Ship Shoal Lighthouse

Ship Shoal Lighthouse
Ship Shoal Lighthouse


Lighthouses and aids-to-navigation in general, have logically been associated with the economy of the nation. The safety of our coasts and harbors has been attractive to shippers and has undeniably benefitted our international trade. The free flow of shipping, with foreign-bound consumer products or inbound raw materials allowed the young nation to advance economically at a fast pace. Environmentally the light warned shipping of dangers, averting groundings or wrecks which could cause pollution.

Charts from the early 1800's show Ship Shoal as an island some 20 miles south-south-west of Raccoon Point. On December 17, 1847 the Revenue Cutter McLane was recalled from the Mexican War duty to report to New Orleans "without dismantle her...." for transformation into a lightship. The original cost of the vessel was $12,774.67. The Ship Shoal Lightship was anchored in 1849 to guide vessels between the shoal and Raccoon Point.

Visible for about 12 miles, the two red lanterns were 30 feet and 45 feet above the waterline. Each lantern held eight wicks and reflectors. The vessel was anchored inside the west end of the shoal in about five fathoms (30 feet) of water.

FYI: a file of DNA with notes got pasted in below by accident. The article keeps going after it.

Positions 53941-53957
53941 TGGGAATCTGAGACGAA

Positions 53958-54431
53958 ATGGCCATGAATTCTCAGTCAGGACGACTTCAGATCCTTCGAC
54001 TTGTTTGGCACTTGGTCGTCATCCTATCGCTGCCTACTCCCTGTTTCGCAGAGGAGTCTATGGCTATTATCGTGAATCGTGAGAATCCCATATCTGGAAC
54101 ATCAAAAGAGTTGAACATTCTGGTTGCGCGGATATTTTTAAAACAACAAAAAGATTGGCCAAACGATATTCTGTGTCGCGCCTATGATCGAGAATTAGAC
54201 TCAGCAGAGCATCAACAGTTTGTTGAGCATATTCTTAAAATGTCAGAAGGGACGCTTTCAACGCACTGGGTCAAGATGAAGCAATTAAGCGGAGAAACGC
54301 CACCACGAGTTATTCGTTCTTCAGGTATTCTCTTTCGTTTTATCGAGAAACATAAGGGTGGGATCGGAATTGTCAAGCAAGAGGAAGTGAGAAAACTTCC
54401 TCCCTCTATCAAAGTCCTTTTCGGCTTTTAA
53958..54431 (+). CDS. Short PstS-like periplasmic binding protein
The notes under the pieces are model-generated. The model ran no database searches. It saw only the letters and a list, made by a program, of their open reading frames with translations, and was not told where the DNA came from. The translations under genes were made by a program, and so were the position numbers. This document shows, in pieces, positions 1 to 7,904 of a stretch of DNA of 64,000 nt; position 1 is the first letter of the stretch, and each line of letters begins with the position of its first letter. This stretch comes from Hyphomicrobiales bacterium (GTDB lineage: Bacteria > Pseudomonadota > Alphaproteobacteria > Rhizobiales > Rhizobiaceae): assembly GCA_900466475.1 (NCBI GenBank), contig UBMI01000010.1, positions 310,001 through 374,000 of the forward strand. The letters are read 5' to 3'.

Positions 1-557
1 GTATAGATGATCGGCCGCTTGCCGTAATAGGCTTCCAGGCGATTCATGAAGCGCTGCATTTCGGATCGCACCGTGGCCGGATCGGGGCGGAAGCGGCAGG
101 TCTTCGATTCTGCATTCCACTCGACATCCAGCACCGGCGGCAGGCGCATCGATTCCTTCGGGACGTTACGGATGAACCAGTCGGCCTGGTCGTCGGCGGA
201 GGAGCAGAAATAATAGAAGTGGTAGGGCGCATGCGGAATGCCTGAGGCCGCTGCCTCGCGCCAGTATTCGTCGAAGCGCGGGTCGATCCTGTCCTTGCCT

In 1859 the lightship was replaced by the Ship Shoal Lighthouse. The 125 foot iron skeleton tower was placed on screwpiles in 15 feet of water, its large lens making one revolution every 30 seconds.

By 1866, several lighthouse keepers had become sick or paralized at this light and as the reputation spread, new keepers became hard to find. Sickness continued for several years until it was discovered that the leaded red paint was being washed into the rainwater tanks, which were also coated with leaded paint. The old paint was removed entirely and the tower coated with hot coal tar. Health at once improved.

Erosion of the foundation became a major concern by the early 1870's, when the tower began tipping slightly and the water depth on one side increased sharply. Granite blocks shipped shortly afterward to Fort Pickens, Fl. for transshipment to Ship Shoal were not delivered to the light until 1896, but luckily the tower had stabilized.

Now, extinguished, the brown skeleton tower is the Ship Shoal daytime landmark and the last remaining lighthouse off the Terrebonne Parish coast.

Story written by:

Wendell Usie'

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